Crittendon (2014) SR CHF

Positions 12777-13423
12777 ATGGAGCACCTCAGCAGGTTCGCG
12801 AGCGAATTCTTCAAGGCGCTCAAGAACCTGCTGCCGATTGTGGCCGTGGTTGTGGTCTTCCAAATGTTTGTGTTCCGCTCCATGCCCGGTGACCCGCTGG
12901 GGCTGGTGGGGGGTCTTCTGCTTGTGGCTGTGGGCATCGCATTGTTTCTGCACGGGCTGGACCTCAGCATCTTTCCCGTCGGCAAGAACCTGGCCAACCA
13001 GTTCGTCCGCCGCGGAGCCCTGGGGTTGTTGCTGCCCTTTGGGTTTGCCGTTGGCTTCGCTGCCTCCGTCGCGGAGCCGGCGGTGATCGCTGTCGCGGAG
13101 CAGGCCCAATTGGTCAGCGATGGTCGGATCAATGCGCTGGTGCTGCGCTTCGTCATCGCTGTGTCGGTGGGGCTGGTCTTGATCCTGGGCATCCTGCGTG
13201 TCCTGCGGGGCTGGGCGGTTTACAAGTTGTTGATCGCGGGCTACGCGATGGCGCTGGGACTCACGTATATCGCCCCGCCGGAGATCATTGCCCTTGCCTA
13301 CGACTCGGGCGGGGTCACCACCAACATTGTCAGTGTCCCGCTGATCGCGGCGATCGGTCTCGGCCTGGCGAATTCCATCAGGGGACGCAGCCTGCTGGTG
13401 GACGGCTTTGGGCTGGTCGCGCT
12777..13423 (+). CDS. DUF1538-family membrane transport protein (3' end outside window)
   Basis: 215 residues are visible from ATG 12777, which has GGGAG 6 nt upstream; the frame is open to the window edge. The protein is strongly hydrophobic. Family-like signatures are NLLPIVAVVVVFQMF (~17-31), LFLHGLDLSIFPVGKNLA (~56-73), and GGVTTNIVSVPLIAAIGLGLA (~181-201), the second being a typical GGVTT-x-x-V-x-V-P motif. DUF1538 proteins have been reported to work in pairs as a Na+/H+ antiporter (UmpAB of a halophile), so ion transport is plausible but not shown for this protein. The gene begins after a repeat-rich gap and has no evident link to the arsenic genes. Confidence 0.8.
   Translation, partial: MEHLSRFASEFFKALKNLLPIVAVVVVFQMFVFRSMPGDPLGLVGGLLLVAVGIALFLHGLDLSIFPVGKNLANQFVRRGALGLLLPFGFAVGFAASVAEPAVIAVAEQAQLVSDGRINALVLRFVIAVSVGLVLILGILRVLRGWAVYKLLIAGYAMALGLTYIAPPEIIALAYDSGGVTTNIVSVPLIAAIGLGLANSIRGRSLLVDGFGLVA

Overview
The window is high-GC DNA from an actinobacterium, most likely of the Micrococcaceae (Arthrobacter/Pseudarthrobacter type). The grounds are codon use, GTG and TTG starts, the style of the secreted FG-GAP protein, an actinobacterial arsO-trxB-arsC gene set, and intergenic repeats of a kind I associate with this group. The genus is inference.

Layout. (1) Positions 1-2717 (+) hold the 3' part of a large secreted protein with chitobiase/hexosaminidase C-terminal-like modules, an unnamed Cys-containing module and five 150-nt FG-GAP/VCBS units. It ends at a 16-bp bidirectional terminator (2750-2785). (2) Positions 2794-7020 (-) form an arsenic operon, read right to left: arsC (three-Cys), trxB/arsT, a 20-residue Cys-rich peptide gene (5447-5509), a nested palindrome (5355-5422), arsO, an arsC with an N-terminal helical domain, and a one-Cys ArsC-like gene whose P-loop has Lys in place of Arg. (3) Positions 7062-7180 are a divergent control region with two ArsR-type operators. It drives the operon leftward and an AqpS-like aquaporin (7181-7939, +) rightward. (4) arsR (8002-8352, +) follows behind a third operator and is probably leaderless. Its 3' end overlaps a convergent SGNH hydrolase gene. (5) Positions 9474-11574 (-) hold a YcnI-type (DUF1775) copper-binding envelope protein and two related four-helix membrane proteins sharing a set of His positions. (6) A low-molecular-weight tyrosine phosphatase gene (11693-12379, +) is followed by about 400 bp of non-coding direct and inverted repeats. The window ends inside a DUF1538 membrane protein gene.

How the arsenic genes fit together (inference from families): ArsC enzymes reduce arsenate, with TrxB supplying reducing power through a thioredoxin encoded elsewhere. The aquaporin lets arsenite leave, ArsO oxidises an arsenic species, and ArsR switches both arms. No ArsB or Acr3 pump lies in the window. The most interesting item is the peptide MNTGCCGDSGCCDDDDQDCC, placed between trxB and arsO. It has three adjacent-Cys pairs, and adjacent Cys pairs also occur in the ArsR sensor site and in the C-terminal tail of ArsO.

Purpose/Hypothesis: Exercise for chronic heart failure improves physical capacity and quality of life. Safety and efficacy of aquatic exercise for this population is not well determined, due to potentially altered heart function caused by water immersion. However, the aquatic environment may further the benefit of exercise corn pared to land-based exercise. Therefore, the primary purpose is to search the existing literature to determine if aquatic exercise is safe and effective for improving heart function and quality of life for adults with heart failure. The secondary purpose is to determine if aquatic therapy is more effective than land exercise Materials/Methods: An electronic search for articles was conducted through February 10, 2013 Search terms included aquatic exercise, aquatic therapy, aqua therapy, water-based exercise, water exercise, hydrotherapy, cardiac, heart failure, chronic heart failure. Inclusion criteria: participants with chronic heart failure who had more than1 session of water-based exercise intervention, and spoke the English language. Data from studies meeting Present criteria were combined to calculate grand effect sizes and95% confidence intervals. Results: Six articles with level of evidence 1B-2B met the criteria to be included in this review. Analysis of the within group changes for aquatic exercise showed statistically significant improvements. The grand effect size (95% CI) for the 6-Minute Walk Test (6MWT) was 1.33 (0.07, 2.60), orygen consumption (VO2) 0.5 (0.15,0.85), muscle power 0.42(O.07,0.77), and quality of life -0.54 (-0.97, -0.10). Ejection fraction was not significantly changed after water exercise’0.08 (-0.30,0.45). Measures for between group differences were not statistically significant [VO2 0.16 (-0.42,0.75),muscle power 0.47 (-0.I2, 1.06)1. Additionally, clinically13significant improvements were found within-groups, and in favour of aquatic exercise for between-groups. Conclusions: Aquatic exercise is a safe and effective form of exercise for adults with mild to moderate chronic heart failure. Patients with chronic heart failure who participate in aquatic therapy programs can expect an increase in exercise tolerance and quality o flife, without significant changes in ejection fraction. Additionally, no statistically significant differences in functional outcomes were found between land-based exercise and aquatic exercise for this population; however, more research is needed to corroborate obtained clinical differences that favoured aquatic exercise.